Judge keeps terror suspects in jail but says he's open to ideas

ISIS terror suspects
Five young men are accused of trying to join the ISIS terror group (left to right): Adnan Farah, Zacharia Abdurahman, Hanad Musse, Guled Omar, Hamza Ahmed.
Photos courtesy of local and national law enforcement agencies

Updated 4:45 p.m. | Posted 11:35 a.m.

A Minneapolis judge offered a flicker of hope Tuesday to families of five young men accused of trying to join the ISIS terror group who now sit in county jails.

Chief U.S. District Judge Michael Davis ruled that the five men will continue to remain in jail pending trial, but he said he was interested in finding an alternative that would work for the families and the community.

The federal judge said he's open to looking at less restrictive conditions, but expressed concern about sending them to a halfway house without a detailed plan in place.

Four of the men were appealing the April ruling of a magistrate judge who ordered their detention. Attorneys described their clients as young men with clean criminal records and strong family and community support.

Adnan Farah, Zacharia Abdurahman and Hanad Musse, all 19, and Guled Omar, 20, were arrested April 19.

Hamza Ahmed, 20, was arrested last November and charged in February with trying to aid a foreign terrorist organization and conspiring to provide support.

Davis launched a nationally watched experiment earlier this year when he agreed to let another terror suspect live at a halfway house, rather than prison, pending trial.

On Monday, however, he ordered that man, 19-year-old Abdullahi Yusuf, back to jail after Yusuf apparently violated unspecified rules at the halfway house.

"It's not black and white with me on these issues," Davis said Tuesday of detention. "It's a dilemma that this court has to deal with, with so many arrested."

He said he'll review each case separately. "At some point we have to sit down and map out a plan," Davis said. "It's not a cookie-cutter situation."

Farah's lawyer, Paul Engh, said Farah is only accused of thinking about traveling to Syria to join ISIS. "He may have talked the talk," Engh said. "But he did not walk the walk."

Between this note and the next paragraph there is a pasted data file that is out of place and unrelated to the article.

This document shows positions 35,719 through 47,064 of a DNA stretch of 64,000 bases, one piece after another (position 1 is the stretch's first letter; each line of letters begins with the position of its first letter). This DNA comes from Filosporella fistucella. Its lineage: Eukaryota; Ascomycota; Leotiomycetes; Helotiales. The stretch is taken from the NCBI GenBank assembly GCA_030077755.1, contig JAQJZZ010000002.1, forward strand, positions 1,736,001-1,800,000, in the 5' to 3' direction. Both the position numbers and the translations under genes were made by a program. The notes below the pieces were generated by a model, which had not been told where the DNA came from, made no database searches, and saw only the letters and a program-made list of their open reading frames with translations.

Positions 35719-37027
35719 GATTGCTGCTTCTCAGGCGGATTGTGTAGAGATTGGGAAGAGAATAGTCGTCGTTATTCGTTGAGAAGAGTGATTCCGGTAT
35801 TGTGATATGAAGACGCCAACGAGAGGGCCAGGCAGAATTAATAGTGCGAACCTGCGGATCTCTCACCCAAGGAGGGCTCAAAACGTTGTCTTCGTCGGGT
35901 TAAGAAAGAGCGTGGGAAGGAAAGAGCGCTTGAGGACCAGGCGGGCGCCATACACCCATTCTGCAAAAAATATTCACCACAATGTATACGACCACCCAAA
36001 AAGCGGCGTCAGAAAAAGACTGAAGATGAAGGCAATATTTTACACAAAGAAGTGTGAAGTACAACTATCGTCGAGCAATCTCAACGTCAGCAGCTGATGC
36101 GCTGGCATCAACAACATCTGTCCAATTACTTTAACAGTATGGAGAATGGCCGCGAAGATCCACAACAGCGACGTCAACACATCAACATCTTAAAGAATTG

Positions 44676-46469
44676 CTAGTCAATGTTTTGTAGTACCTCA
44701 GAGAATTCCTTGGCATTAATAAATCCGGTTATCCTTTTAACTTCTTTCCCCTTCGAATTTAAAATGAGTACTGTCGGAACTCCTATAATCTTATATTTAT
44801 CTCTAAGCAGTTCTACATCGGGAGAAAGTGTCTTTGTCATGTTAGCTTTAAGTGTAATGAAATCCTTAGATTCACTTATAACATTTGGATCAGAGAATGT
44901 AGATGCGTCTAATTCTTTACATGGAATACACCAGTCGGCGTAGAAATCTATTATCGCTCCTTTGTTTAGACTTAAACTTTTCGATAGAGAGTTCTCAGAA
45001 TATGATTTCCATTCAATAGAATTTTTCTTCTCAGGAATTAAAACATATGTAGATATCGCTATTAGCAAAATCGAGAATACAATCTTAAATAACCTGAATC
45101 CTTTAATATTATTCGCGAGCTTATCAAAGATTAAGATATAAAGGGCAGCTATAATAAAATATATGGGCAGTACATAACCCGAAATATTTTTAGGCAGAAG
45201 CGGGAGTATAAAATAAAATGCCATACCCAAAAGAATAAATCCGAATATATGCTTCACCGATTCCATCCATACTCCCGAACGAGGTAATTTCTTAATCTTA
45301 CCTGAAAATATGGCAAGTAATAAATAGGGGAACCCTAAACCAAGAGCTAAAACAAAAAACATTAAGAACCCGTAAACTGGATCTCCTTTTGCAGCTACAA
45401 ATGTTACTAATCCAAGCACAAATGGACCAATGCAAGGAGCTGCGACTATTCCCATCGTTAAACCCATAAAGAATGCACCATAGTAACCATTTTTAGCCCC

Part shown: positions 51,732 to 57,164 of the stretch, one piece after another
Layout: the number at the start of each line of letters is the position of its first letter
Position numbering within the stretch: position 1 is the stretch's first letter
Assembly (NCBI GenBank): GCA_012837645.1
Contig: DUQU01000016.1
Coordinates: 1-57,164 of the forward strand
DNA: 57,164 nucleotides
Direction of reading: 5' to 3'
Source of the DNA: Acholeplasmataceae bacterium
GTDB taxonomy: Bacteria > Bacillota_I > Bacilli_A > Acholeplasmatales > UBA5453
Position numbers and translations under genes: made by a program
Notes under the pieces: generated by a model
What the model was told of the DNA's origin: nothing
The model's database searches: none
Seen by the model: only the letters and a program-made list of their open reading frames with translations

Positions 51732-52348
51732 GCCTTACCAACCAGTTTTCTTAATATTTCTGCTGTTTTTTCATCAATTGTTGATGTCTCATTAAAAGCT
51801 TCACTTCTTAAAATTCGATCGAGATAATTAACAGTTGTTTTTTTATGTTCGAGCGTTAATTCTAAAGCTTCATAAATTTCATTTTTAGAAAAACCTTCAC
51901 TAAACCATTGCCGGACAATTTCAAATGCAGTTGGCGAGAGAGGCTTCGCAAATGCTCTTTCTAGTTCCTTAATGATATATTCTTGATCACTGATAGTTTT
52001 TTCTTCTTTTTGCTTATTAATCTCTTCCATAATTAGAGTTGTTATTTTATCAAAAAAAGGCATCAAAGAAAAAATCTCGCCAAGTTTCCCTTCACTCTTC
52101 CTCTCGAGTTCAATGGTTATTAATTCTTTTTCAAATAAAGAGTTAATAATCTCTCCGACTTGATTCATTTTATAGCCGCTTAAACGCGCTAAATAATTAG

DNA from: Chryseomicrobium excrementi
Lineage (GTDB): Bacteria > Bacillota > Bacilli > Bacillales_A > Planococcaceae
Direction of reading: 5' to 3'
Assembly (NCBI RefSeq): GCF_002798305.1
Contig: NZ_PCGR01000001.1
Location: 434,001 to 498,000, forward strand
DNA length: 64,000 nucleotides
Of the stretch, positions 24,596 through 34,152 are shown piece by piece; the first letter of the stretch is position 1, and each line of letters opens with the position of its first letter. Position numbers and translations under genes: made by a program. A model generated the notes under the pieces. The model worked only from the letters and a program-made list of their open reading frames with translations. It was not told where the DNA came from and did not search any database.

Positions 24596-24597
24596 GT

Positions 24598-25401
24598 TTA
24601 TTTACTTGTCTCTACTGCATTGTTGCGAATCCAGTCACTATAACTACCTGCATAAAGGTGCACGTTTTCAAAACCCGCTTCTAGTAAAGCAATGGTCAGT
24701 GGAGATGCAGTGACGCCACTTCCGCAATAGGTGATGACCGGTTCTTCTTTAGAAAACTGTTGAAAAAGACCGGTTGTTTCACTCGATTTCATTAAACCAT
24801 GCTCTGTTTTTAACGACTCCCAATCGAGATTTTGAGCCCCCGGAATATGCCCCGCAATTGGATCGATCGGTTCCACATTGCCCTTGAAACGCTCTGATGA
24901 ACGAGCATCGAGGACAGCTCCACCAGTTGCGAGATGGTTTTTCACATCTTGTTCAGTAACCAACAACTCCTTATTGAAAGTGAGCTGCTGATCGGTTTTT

However, prosecutor John Docherty said Farah's detention was appropriate. Farah at least twice planned to travel to Syria, and the threats of ISIS are well known, he said, adding, "Anyone who'd want to ... help (ISIS) is someone who presents a danger to the community."

Jon Hopeman, Abdurahman's lawyer, proposed his client be allowed to live with his father or a halfway house and that Abdurahman be allowed to participate in a "circle of faith" at his father's Minneapolis mosque to give him a core grounding in the community.

"I don't find this young man to be radicalized or embittered," Hopeman said.

Davis said he was open to Hopeman's proposal but kept him in custody for now. Davis ordered the same for Musse, Farah, Ahmed and Omar, but again said he was open to alternatives.

Musse's attorney, Paul Dworak, asked Davis to release his client to a halfway house. Dworak said Musse's mother, a U.S. citizen, flew in about a week ago from Kenya.

Of the four suspects who appealled Tuesday, Omar is the only one not at the Sherburne County Jail.

Omar remains in solitary confinement in the Ramsey County Jail. Davis said he would try to get Omar moved to another facility where he would have the same living rules as other prisoners.

After the judge ordered the detention of the men, the mood at the court remained relaxed, unlike previous court hearings where it was heavy with tension.

Family members and supporters of the defendants said Davis had given them hope after he reiterated that the "court is open to hearing about a plan that will sufficiently deal with the issue."

Davis said it's the responsibility of the attorneys and families to devise a plan that's less restrictive than the one at the jail."You're asking me to do something and I need your help," he said. "I'll take a look at any plan that's presented to me."

Abdi Farah, the father of Adnan Farah, said after the hearing he found Davis to be fair. "We have a little bit of hope," he said. "[Adnan] has a chance now."

Farah's older son, Mohamed, has also been charged in the alleged conspiracy. Mohamed Farah remains in California, where he was arrested last month, his parents said.

Asha Hassan, 19, a student at the University of Minnesota, came to the court hearing with her friends, who all said they wanted to show support for the young men.

Hassan, who does not know the defendants, said she was pleased with Davis' approach — especially when he thanked each of the men's parents for attending the hearing.

"It seemed like he cared. I appreciate what he did," she said of the judge. "He was showing sympathy."

Hassan said the judge's compassion will go a long way in her community, which she described as "not very trusting."

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